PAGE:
The trouble started just after the last update of our Slow & Steady passive portfolio. We took a hit in October, staggered on through November, then went down like a sack in December.
News reports made the market turmoil sound like the Charge of the Light Brigade.
The result of this butchery? Our passive portfolio turned in its worst ever annual performance. We were down 3% on the year.
Quick, send in the trauma counsellors!
Do not adjust your sets
As a rule of thumb, we should expect our equities to be down one in every three New Year Eves. Sure, 2017 was all champagne corks and 2018 was nose pegs – but this is situation normal.
The fact is we’ve had an easy ride since the Global Financial Crisis. This is only the second negative year recorded by the Slow & Steady portfolio since its debut eight years ago. We’re still growing at 7.95% annualised and we’ve yet to take anything worse than a noogie from the market.
You can inspect this latest Chinese burn for yourself in Retina-Blitz-Super-Gore-o-vision:
The Slow and Steady portfolio is Monevator’s model passive investing portfolio. It was set up at the start of 2011 with £3,000. An extra £955 is invested every quarter into a diversified set of index funds, tilted towards equities. You can read the origin story and catch up on all the previous passive portfolio posts.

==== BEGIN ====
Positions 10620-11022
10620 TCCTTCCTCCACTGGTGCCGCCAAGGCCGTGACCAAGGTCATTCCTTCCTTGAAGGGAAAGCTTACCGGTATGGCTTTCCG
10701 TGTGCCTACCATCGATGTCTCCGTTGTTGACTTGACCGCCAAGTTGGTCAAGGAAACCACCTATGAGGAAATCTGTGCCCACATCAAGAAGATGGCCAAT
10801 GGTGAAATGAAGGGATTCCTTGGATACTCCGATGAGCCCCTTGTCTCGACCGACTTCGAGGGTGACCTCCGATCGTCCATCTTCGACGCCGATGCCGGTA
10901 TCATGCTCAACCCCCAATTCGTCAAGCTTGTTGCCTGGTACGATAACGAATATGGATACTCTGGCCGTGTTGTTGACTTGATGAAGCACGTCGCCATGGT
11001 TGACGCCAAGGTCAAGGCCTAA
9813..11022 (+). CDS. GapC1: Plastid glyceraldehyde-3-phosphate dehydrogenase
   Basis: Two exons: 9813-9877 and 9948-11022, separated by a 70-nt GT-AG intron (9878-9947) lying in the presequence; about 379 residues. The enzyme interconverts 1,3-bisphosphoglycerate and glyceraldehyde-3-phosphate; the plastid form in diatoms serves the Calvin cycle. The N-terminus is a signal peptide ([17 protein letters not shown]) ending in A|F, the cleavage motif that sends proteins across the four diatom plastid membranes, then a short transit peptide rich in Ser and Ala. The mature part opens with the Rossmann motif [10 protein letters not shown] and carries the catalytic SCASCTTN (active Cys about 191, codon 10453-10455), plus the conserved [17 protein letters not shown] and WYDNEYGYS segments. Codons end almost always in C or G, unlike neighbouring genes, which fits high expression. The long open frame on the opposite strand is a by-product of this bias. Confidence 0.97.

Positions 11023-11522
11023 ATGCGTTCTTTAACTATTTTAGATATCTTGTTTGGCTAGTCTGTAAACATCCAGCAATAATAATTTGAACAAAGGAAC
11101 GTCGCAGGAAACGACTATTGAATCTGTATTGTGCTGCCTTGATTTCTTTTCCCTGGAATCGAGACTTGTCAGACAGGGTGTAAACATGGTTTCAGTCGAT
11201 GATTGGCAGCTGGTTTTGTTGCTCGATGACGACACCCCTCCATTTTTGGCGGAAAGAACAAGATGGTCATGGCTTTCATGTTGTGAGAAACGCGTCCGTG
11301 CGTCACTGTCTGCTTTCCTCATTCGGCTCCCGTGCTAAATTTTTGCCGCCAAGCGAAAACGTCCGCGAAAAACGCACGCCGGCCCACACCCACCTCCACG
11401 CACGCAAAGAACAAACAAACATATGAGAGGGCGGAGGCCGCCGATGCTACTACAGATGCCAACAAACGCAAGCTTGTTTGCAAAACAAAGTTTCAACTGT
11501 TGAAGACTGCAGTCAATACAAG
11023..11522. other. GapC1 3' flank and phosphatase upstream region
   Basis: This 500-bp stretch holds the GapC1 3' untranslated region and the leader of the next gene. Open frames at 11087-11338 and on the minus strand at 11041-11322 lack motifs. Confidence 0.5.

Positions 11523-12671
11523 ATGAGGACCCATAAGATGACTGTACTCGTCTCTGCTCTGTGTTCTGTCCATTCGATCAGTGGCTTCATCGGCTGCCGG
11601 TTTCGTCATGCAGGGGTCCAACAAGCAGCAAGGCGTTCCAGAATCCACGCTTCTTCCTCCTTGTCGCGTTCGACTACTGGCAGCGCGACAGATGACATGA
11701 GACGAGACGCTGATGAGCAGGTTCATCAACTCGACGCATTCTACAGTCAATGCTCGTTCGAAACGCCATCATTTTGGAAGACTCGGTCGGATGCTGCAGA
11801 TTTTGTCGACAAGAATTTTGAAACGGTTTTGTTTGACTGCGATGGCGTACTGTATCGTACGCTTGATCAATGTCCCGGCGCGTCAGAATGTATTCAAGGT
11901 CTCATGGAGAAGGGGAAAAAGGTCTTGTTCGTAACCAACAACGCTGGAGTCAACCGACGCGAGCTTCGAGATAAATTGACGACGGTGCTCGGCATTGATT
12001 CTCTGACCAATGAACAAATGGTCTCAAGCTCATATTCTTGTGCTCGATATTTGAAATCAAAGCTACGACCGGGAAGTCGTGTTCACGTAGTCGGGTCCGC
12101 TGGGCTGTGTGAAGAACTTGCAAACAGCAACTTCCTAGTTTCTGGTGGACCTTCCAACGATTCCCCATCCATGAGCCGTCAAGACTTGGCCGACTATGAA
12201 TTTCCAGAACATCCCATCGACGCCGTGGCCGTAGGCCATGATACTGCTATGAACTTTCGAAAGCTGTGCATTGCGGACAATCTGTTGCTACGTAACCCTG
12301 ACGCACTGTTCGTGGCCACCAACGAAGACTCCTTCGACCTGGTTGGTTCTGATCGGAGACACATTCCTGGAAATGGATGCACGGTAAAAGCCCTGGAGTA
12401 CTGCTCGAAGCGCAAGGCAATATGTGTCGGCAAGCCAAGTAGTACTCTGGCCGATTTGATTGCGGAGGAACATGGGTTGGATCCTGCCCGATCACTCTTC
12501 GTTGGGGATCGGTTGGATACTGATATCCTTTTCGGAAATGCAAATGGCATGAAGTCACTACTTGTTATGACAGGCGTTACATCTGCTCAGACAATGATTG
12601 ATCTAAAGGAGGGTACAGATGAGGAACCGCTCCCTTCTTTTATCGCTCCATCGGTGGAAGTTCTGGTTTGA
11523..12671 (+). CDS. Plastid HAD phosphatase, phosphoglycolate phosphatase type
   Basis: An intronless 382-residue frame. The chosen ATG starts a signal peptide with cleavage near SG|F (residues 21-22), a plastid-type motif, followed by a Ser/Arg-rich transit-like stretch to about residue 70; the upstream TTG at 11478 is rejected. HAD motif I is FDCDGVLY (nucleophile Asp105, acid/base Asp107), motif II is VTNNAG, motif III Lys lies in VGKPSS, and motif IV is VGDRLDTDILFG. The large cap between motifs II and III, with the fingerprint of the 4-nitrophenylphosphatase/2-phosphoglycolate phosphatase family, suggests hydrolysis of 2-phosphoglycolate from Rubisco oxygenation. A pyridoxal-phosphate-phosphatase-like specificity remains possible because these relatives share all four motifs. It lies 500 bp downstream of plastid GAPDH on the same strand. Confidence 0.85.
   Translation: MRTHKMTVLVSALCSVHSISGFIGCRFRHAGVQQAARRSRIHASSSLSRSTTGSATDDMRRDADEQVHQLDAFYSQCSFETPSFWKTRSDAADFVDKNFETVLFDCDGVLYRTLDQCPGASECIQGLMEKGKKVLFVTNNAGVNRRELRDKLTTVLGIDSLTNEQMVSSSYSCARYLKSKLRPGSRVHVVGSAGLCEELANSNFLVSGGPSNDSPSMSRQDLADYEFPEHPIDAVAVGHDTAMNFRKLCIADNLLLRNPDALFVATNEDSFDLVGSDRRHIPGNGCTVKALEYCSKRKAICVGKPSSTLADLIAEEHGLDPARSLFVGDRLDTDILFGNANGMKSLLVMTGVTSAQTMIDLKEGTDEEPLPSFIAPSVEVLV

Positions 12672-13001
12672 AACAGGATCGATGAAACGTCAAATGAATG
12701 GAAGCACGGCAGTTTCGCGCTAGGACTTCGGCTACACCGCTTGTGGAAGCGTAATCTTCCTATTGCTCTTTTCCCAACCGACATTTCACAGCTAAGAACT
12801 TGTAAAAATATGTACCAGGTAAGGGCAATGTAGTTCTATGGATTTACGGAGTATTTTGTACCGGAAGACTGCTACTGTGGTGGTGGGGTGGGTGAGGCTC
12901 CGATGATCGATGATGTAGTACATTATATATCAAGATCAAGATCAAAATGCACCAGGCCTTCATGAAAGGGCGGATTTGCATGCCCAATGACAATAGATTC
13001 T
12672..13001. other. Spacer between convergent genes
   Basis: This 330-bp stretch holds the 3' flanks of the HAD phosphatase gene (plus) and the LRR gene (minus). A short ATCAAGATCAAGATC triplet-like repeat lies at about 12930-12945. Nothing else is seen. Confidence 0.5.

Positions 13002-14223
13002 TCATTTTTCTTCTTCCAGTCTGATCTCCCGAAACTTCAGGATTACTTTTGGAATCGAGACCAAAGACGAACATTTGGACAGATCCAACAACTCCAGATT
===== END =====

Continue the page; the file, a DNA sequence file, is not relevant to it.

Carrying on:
It’s always salutary to see how diversification dilutes the pain. This time our global property and UK government bond funds closed the year in positive territory – just. That salved our portfolio from the deeper cuts borne by emerging markets, UK equities, and global small caps. They’re showing annual losses of around minus 10% at the time of writing.
Diversification doesn’t always work immediately – sometimes it doesn’t work at all – but our bonds take the edge off more often than not. If you’ve been chewing your fingernails over the last three months, upping your bonds is the answer. Read up on risk tolerance.
As it is, the Monevator reader ranks seem to be holding the line and dreaming of cheap equities.
Elsewhere, the doom-mongers hold court. We’re at the mercy of Brexit, Trump’s next tweet, the Fed turning the interest rate screw. Take your pick.
A couple of those woes illustrate why you can’t profit from prophets. Does anyone know how Brexit will end? No. Does anyone know what Trump will do next? No. Even he doesn’t know.
Moving on, it’s annual portfolio service time. Our plan commits us to reducing equity exposure as our investing clock runs down. Every year we move 2% from the risky equities side to the defensive bond side of our portfolio.
This is conventional and sensible risk management. As we age, we have less time to recover from a market-quake. More wealth in bonds means more wealth in recession-resistant assets.